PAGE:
Gorgonzola is a straw-white, soft cheese with greenish streaks deriving from a process called “erborinatura” in Italian, that is the creation of moulds.
This cheese is creamy and soft, with a peculiar, typical taste. Soft gorgonzola cheese is slightly spicy; spicy gorgonzola, whose curd is more blue-veined, is thicker and more crumbly.
In order to enjoy better soft gorgonzola qualities, it is recommended that you take it out from the fridge at least thirty minutes before consumption.
Both types of Gorgonzola cheese are produced with pasteurised milk coming from cattle stations placed in the origin area, milk enzymes, and selected moulds giving the cheese its peculiar streaks.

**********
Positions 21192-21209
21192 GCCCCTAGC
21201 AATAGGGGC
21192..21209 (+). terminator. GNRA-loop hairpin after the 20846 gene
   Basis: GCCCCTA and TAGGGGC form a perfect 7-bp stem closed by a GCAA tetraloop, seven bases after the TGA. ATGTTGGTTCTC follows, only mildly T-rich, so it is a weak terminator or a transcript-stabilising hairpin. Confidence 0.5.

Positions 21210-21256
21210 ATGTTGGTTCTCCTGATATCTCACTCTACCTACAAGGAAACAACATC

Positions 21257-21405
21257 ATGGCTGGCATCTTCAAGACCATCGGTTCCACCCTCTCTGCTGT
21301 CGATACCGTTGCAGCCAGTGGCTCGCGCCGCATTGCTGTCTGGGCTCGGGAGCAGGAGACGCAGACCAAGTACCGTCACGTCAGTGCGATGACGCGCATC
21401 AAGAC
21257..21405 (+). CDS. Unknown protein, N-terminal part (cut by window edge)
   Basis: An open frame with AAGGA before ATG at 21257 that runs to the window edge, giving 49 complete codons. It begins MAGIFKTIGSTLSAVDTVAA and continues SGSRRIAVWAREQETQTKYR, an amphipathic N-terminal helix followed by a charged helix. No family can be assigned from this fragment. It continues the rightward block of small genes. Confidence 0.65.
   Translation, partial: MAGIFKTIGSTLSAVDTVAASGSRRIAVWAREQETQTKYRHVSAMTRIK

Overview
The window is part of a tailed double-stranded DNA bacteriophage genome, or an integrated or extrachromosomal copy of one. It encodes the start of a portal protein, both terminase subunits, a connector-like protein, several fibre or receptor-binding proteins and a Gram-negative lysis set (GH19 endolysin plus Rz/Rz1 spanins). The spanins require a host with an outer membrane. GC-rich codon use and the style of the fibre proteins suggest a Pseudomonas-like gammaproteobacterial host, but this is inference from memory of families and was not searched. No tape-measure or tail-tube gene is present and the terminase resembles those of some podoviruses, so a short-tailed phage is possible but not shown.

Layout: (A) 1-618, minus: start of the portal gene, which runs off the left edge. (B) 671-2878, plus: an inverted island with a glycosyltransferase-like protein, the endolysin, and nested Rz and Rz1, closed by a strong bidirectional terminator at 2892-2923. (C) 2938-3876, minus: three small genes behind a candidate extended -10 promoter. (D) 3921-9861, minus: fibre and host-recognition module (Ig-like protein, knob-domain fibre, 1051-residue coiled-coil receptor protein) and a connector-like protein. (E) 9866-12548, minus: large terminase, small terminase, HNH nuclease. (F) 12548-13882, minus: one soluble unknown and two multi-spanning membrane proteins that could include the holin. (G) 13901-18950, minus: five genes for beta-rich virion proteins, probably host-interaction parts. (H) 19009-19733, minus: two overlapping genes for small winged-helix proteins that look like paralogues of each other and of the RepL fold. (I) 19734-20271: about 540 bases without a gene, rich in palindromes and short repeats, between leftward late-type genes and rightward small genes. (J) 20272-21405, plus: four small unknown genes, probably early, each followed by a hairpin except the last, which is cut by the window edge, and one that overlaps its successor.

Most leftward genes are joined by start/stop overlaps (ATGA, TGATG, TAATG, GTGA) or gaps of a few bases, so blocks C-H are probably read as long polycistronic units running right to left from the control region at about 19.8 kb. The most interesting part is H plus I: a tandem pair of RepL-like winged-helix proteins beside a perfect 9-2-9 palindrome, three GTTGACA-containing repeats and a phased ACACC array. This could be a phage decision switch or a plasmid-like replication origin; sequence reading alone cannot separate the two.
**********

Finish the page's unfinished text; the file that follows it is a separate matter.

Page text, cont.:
Maturing lasts at least 50 days for softer types, and more than 80 days for spicy Gorgonzola.
How to recognise it
Gorgonzola rounds are marked at the origin on both flat faces. Consumers may recognise the cheese when they buy it by the brand printed on the aluminium sheet wrapping the cheese, which is exclusively assigned to the producers authorised by the Consortium.